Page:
Using emotional insight
for personal development and professional success

The Ultimatum Experiment

I’ve recently become interested in a psychological experiment called the Ultimatum Experiment.  It's simple enough to perform:  Take two people. Give one person £100, and ask him to give a proportion of that money to the second person.  If the second person rejects the offered money, neither player gets anything.  It’s made clear that the experiment will only happen once, so there’s no chance of the players doing a ‘deal’ over how they divide up the money – the power for dividing the money is all in the hands of the person with the money, but the person being given a share has the ultimate power as to whether either of them get the money.

As you may expect, if the second player receives around £30 or less he will generally reject the offer of the money.  This makes no logical sense as the second player is in the situation of either getting something (£30 if he agrees) or nothing.  But it seems people want to 'punish' the first player for their unfairness more than they want to benefit from what they see as an unfair offer.

You can find more about the Ultimatum Experiment thanks to this Wikipedia article.

There is some disagreement about the underlying reasons for why people reject the money they are offered if they see it as ‘unfair’.  Some people argue that it’s purely out of anger, that they are seeking to ‘punish’ the person with the money for being unfair.  Others say that it’s to do with a social contract – we refuse people who are unfair to us as a way of teaching them a lesson so that they will be more likely to be fair to us in future.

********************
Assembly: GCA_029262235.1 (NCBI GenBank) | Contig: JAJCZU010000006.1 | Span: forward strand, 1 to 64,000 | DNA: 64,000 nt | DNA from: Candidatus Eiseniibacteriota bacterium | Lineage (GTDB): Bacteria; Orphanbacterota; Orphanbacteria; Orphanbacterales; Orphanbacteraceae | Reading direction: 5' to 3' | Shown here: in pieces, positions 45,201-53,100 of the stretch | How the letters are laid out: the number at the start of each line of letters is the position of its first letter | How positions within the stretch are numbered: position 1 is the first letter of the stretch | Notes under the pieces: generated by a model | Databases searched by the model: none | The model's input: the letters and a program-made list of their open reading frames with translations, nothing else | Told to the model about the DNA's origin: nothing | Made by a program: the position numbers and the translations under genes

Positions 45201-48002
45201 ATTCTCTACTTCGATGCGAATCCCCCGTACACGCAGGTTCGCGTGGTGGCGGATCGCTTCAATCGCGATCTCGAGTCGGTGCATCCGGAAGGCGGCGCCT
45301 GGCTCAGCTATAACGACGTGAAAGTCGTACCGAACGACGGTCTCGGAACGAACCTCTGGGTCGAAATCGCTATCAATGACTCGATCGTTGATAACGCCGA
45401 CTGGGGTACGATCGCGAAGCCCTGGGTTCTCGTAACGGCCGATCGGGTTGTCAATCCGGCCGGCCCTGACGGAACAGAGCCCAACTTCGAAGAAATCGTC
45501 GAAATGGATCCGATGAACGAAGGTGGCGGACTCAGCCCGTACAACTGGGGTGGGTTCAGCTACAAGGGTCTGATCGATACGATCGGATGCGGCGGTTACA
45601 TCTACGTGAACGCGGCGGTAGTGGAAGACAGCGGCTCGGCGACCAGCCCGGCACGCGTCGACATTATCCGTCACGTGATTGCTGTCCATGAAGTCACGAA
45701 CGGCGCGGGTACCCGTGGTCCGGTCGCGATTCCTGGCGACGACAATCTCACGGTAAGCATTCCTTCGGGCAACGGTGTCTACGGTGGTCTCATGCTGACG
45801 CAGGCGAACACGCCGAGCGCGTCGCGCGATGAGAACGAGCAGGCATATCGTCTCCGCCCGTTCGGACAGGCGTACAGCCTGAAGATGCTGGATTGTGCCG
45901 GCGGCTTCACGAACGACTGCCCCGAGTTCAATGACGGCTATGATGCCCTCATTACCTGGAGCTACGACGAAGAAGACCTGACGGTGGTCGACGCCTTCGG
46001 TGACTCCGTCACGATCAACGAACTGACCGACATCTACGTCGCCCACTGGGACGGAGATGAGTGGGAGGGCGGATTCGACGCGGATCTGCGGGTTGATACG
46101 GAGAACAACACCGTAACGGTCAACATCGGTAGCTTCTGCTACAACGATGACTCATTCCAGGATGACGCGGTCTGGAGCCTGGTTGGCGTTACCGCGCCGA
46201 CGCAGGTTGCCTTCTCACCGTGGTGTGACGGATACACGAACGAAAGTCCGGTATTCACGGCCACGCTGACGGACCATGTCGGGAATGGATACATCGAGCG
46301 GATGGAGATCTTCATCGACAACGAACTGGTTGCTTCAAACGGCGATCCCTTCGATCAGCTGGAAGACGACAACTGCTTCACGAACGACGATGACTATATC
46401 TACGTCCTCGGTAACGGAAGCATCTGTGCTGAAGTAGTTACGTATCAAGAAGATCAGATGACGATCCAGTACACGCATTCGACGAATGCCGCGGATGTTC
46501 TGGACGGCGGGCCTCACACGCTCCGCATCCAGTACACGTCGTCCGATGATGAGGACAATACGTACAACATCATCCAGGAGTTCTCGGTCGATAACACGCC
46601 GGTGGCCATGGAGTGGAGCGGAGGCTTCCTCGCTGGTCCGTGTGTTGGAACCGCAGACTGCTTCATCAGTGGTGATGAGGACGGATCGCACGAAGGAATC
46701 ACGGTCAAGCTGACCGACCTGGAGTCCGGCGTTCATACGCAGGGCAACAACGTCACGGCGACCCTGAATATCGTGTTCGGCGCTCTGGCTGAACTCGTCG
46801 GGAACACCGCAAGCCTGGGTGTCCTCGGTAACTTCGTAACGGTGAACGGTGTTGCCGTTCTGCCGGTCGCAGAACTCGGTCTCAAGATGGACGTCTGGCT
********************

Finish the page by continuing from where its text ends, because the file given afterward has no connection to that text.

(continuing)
A further investigation into the underlying reasons behind it can be read here, as it was featured in the New York Times ‘Year in ideas’ article.

This study – entertainingly conducted on drunk participants – suggested that the motivation is more likely to be down to anger than strategic thinking (because drunk people are very poor at thinking strategically or about the long term consequences of their actions).  However, I tend to disagree with this conclusion – I think there's something a little more complex going on, and that this process shines some interesting lights on some of the political issues we deal with all the time.  And share my ponderings in my next post…

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